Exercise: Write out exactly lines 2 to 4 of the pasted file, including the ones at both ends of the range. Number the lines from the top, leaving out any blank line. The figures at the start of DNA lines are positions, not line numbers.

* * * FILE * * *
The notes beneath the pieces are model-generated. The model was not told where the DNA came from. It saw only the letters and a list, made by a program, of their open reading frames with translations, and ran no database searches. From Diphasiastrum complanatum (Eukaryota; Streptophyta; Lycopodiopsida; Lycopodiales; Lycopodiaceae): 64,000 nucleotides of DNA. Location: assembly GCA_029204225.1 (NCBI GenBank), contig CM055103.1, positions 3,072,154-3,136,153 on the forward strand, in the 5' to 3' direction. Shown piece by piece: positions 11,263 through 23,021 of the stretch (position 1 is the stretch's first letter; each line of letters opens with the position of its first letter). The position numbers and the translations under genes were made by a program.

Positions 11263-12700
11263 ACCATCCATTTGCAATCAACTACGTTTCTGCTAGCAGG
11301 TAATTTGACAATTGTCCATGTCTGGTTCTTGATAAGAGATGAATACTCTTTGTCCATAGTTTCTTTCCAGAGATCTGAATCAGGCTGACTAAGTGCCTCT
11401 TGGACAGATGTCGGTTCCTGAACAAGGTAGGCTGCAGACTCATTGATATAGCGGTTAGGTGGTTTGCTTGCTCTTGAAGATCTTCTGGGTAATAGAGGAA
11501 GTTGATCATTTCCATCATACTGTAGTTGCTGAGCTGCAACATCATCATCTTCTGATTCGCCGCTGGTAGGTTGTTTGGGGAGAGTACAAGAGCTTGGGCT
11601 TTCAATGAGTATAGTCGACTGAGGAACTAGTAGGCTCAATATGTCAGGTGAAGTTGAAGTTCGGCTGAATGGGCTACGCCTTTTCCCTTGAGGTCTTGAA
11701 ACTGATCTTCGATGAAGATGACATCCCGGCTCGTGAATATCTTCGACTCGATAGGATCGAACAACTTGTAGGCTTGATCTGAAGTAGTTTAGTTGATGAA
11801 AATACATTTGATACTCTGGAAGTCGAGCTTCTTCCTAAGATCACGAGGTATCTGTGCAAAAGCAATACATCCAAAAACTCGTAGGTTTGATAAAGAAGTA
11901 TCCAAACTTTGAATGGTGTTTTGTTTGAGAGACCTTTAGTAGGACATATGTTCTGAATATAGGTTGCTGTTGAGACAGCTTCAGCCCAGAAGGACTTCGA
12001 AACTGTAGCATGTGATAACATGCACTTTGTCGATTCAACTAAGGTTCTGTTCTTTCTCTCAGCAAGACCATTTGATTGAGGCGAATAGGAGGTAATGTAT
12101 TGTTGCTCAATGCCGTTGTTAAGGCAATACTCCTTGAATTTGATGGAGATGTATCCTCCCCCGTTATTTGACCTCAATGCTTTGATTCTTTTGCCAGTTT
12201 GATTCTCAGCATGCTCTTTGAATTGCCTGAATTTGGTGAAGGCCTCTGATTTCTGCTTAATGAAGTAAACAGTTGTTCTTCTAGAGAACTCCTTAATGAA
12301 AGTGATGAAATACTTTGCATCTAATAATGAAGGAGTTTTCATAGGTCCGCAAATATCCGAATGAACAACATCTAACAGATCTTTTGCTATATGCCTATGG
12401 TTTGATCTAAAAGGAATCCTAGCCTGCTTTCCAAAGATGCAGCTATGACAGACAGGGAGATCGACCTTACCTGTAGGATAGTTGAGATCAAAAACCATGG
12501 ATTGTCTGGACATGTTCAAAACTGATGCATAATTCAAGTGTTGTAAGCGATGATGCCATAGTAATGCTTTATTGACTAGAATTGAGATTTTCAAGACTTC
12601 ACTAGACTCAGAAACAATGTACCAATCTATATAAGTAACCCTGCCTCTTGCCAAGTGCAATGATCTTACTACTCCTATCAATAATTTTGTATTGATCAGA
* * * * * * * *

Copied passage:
Positions 11263-12700
11263 ACCATCCATTTGCAATCAACTACGTTTCTGCTAGCAGG
11301 TAATTTGACAATTGTCCATGTCTGGTTCTTGATAAGAGATGAATACTCTTTGTCCATAGTTTCTTTCCAGAGATCTGAATCAGGCTGACTAAGTGCCTCT